Contamination raises costs of Valpo’s Thorgren Basin project
By James D. Wolf Jr. Post-Tribune correspondent October 24, 2012 5:36PM
Updated: November 26, 2012 7:15AM
VALPARAISO — Workers dug up a purplish soil with magnetic bits that stuck to construction machines while terraforming the Thorgren Detention Basin. The discovery of that industrial contamination raised costs on the project intended to help the environment.
The city employed a cost-effective method of containing high levels of arsenic, lead and chromium in the soil near the Canadian National tracks.
On Tuesday, the Valparaiso City Utilities Board approved the unexpected costs of handling the matter.
One was putting the contaminated soil into a planned berm — a soil barrier — near the tracks with a clay cap, similar to how landfills are sealed. That raised the $514,905 contract cost with contractor G. E. Marshall, of Valparaiso, by $22,063.
The other expense was hiring Amereco Inc. of Valparaiso as environmental consultants for basin area testing and to work with the Indiana Department of Environmental Management. That cost is not to exceed $18,466.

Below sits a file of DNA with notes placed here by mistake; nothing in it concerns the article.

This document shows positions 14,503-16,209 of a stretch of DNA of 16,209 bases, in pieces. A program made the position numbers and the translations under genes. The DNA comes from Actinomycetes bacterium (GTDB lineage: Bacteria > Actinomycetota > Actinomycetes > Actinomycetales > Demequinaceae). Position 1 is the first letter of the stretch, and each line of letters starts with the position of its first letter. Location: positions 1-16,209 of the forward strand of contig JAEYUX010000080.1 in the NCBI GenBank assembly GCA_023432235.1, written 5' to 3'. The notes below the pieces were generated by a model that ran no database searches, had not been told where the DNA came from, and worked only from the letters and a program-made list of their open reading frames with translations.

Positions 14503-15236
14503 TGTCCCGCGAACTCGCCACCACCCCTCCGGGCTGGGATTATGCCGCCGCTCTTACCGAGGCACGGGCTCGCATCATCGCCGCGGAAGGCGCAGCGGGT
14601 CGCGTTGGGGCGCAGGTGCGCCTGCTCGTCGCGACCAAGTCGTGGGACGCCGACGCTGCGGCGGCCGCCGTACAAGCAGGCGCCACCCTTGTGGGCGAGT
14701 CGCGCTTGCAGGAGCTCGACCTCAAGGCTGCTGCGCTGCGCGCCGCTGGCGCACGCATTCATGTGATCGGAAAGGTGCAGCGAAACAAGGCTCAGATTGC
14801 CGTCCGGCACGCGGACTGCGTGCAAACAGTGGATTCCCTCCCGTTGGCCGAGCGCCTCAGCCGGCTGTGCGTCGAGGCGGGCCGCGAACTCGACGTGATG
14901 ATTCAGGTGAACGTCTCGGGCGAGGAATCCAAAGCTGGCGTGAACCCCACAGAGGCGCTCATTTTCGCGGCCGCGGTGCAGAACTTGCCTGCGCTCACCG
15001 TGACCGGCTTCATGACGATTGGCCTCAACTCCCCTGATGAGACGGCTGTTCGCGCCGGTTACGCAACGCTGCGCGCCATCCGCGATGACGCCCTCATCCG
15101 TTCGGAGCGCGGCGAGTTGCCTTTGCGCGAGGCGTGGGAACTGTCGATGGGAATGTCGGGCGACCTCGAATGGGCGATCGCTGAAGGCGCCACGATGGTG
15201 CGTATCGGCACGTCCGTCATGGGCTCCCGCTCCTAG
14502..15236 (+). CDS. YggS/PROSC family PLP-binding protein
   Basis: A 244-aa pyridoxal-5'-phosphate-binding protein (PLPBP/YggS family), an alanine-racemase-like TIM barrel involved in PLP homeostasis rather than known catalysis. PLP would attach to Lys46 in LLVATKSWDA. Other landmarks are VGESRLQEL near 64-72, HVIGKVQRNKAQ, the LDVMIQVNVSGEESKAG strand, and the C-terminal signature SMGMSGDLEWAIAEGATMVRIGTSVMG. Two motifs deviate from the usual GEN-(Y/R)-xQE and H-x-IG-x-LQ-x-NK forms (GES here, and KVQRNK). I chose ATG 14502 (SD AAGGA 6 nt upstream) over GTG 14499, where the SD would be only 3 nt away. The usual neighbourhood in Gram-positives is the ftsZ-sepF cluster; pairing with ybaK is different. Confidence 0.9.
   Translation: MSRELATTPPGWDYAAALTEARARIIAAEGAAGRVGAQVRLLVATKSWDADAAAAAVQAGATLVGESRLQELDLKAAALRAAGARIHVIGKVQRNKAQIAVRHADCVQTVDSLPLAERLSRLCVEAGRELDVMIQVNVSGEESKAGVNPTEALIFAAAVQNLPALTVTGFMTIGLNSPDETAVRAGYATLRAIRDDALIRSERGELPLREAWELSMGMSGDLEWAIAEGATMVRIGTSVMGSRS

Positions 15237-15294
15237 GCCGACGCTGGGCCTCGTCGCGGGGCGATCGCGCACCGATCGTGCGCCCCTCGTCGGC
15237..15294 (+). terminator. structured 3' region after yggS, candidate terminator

Deputy city engineer Adam McAlpine said because the original project came in less than engineering estimates, the project is still under budget.
“This is the perfect situation for berm material,” Amereco owner John Blosky said to the Utility Board. Unlike with chemical contamination, metals stay put when buried, Blosky said.
Amereco’s testing showed the contamination is high for a residential area but acceptable for an industrial area.
“To actually dig this out and haul it away is highly unlikely,” Blosky said, citing expenses.
His company is providing a remediation plan to IDEM and will work with the agency.
It’s possible that IDEM will want more testing, but Blosky said it’s more likely IDEM will simply categorize it and put restrictive covenants on the land should Valparaiso sell it.
McAlpine told the board that an older man watching the dig said the place had been used for dumping long ago, but no one knows where the material came from.
Terraforming the basin — reconstructing the land — is to protect the water quality of Salt Creek as it drains into Lake Michigan.
The former ditch now is two ponds that will hold storm water for it to cool and for plants to absorb pollutants.